Dec 30, 2009

Great Death

When Zen master Sekiso passed away and the brotherhood asked the head monk to succeed him as abbot, Zen master Kyuho, who had previously served as the master's attendant, came and addressed them. He posed a question to the head monk, "The master often told us to `cease all activity,' to `do nothing whatever,' to `become so cold and lifeless the spirits of the dead will come sighing around you,' to `become a bolt of fine white silk,' to `become the dead ashes in a censer left forgotten in an ancient graveyard,' to `become so that the present instant is ten thousand years.'

"What is the meaning of these instructions? If you show that you grasp them, you are the next abbot. If you show that you do not, you aren't the man for the job."

"His words," said the head monk, "refer to the essential oneness of all things."

"You have failed to understand the master's meaning," said Kyuho.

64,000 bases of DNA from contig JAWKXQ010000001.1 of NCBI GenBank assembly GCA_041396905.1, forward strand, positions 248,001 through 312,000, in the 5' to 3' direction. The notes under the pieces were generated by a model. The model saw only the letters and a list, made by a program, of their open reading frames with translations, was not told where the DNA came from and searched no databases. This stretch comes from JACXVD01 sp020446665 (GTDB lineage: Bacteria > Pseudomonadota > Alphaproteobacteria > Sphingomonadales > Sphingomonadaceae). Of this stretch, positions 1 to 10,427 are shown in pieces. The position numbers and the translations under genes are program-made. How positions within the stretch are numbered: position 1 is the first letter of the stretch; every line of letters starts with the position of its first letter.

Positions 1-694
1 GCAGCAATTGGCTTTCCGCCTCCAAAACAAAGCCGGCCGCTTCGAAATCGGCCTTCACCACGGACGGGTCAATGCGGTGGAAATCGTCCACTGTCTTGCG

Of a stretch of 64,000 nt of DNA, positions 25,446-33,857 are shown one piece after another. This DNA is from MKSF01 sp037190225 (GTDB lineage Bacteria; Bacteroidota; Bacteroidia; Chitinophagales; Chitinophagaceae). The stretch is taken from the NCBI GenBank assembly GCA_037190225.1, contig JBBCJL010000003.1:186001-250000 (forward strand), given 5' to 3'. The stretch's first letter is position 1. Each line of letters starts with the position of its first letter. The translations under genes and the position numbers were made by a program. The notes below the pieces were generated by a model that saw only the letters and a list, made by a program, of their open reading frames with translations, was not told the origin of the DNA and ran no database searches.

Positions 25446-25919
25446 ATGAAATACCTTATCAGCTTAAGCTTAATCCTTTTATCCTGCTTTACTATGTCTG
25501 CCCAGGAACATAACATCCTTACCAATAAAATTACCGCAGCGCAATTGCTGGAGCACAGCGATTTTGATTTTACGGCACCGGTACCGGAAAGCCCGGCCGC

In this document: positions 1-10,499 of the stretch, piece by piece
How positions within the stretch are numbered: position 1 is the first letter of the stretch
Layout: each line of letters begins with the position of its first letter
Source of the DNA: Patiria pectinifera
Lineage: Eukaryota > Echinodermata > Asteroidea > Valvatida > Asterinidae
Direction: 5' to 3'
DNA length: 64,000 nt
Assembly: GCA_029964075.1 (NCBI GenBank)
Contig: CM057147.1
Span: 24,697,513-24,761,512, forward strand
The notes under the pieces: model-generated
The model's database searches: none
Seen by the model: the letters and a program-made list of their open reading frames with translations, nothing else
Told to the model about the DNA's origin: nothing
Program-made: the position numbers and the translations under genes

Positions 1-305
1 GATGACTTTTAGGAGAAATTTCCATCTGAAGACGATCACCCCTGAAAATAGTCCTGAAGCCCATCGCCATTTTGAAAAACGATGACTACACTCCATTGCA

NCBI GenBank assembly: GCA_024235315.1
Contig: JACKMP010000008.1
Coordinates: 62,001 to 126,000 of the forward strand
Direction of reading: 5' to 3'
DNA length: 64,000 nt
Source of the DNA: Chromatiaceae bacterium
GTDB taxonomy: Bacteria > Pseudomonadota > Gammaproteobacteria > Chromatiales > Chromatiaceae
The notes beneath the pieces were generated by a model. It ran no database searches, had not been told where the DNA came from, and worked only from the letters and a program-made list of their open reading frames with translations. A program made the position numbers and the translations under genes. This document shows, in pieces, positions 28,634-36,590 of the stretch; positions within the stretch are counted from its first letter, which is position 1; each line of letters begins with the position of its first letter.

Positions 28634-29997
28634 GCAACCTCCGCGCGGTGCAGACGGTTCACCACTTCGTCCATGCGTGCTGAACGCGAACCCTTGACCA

"Get some incense ready," replied the head monk. "If I have terminated my life by the time that incense burns, it will mean I grasped the master's meaning. If I am still living, it will mean I did not."

Kyuho lit a stick of incense. Before it had burned down the head monk had ceased breathing. Kyuho patted the dead man on the back, and said, "Others have died while seated; some have died while standing. But you have just succeeded in proving that you could not have even seen the master's meaning in your dreams."

— Hakuin

The deep-loving beast-form of Sunyata barrelling towards nonduality

I love those that know not how to live except as down-goers, for they are the over-goers.

I love the great despisers, because they are the great adorers, and arrows of longing for the other shore.

I love those who do not first seek a reason beyond the stars for going down and being sacrifices, but sacrifice themselves to the earth, that the earth of the Superman may hereafter arrive.